Second, when someone is booked into jail, we must screen and assess everyone for the presence of mental and substance use disorders. The GAINS Center developed an eight-question Brief Jail Mental Health Screen that can be administered by any corrections staff. Universal screening and assessment is a key component of the Stepping Up Initiative – a program of the CSG Justice Center, the National Association of Counties and the American Psychiatric Association Foundation – to help counties reduce the number of jail inmates with mental illnesses. To date, more than 450 counties have joined the effort, and eight innovator counties are making substantial progress in identifying people with mental illnesses in their custody.

Third, once we identify people with mental and substance use disorders who don’t need to be in jail, we must divert them to treatment and services. Over the past decade, the Miami-Dade County, Florida, Criminal Mental Health Project – begun by pioneering Judge Steven Leifman – has diverted some 4,000 individuals with mental illness from the country jail into community treatment. The recidivism rate among participants who committed a misdemeanor is about 20 percent, compared to 75 percent among defendants not in the program.

Fourth, we must provide services for those who need to remain in jail. As Fred noted, inmates have a constitutional right to receive health care services, but some jails do a better job than others. Despite the prevalence of substance use disorders among those in jail, only 19 percent of inmates receive any kind of treatment. They are at high risk for relapse and death when they are released. Recently, Rhode Island became one of the first states in the nation to offer its jail inmates all three approved medications for opioid addiction.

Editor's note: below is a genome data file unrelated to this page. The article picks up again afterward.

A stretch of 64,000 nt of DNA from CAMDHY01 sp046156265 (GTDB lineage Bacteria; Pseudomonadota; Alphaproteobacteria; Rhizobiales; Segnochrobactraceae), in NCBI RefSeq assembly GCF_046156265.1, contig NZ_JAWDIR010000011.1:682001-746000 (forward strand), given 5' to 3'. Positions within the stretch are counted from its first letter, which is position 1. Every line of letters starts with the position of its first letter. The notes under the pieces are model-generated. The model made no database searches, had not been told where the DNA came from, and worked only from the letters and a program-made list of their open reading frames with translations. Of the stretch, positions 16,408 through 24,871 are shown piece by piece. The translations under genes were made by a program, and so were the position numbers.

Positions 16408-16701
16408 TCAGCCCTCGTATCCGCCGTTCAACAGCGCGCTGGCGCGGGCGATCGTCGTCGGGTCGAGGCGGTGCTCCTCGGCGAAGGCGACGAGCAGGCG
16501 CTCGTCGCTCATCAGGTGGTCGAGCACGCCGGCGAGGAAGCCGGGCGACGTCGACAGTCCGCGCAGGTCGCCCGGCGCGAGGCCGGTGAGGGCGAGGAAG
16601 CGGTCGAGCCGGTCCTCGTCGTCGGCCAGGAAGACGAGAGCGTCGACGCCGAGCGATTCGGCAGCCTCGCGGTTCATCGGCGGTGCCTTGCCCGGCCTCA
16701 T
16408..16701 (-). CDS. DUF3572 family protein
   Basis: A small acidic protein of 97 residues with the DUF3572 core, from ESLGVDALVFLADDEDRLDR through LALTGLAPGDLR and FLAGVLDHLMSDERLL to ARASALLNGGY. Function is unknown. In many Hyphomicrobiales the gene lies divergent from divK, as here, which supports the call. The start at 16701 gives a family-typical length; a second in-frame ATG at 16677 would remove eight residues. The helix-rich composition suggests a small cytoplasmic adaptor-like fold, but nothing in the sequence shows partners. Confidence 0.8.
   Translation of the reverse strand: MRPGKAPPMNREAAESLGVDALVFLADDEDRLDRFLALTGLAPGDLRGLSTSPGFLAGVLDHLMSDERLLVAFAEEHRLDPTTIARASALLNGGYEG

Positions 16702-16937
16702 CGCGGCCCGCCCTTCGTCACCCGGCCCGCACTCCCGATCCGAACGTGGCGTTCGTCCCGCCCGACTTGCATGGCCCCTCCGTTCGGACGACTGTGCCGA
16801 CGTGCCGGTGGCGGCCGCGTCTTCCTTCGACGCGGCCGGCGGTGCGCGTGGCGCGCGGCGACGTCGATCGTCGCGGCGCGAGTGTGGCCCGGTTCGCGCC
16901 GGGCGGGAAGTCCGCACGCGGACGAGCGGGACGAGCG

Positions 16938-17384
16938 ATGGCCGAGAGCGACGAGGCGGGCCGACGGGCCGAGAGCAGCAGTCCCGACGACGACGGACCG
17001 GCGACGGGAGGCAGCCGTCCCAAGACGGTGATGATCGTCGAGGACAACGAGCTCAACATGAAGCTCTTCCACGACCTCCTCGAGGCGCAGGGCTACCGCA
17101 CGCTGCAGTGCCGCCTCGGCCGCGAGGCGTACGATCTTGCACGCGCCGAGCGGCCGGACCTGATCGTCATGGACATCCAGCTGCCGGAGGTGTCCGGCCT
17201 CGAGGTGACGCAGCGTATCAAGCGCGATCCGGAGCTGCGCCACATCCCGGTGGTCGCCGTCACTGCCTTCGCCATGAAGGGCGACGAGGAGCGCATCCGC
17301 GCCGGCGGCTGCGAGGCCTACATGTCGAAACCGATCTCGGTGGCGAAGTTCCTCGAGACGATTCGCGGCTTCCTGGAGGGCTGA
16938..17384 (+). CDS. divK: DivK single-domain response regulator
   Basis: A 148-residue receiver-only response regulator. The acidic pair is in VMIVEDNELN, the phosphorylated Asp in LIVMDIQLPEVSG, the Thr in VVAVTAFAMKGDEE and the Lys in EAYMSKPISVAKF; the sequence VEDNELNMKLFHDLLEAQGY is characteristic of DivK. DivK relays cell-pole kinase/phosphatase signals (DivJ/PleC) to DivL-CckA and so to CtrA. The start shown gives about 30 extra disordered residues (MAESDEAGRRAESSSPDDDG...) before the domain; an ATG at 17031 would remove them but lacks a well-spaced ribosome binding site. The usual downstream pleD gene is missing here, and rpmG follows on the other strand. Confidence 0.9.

Fifth, we must connect former inmates to treatment and services when they reenter the community. Once again, CCBHCs are stepping up to the plate. The Family Guidance Center in Missouri created a fulltime law enforcement center liaison to work as a discharge planner in the local jail. The liaison completes assessments, provides crisis services at the correctional facility and connects individuals to needed treatment, including assessment and management of risk and evidence-based cognitive interventions.

Ultimately, we must support well-funded, comprehensive systems of care in the community for everyone with or at risk of having a mental illness or substance use disorder. That’s why the National Council is a proud supporter of CCBHCs and of the Excellence in Mental Health and Addiction Treatment Expansion Act. This bill would fund all current CCBHCs for another year and expand the program to 11 more states that already applied to participate. CCBHCs are helping transform the system of care for mental illnesses and addictions, from a patchwork of underfunded, overburdened organizations struggling to meet their communities’ needs to a thriving array of clinics that meet standards for comprehensive, high-quality treatment.

We know what to do. Now we need the resources and the political will to do it. Won’t you join us? And be sure to register now for NatCon19 – the National Council conference – where we’ll have a comprehensive criminal justice track to explore these issues in more depth. You won’t want to miss it!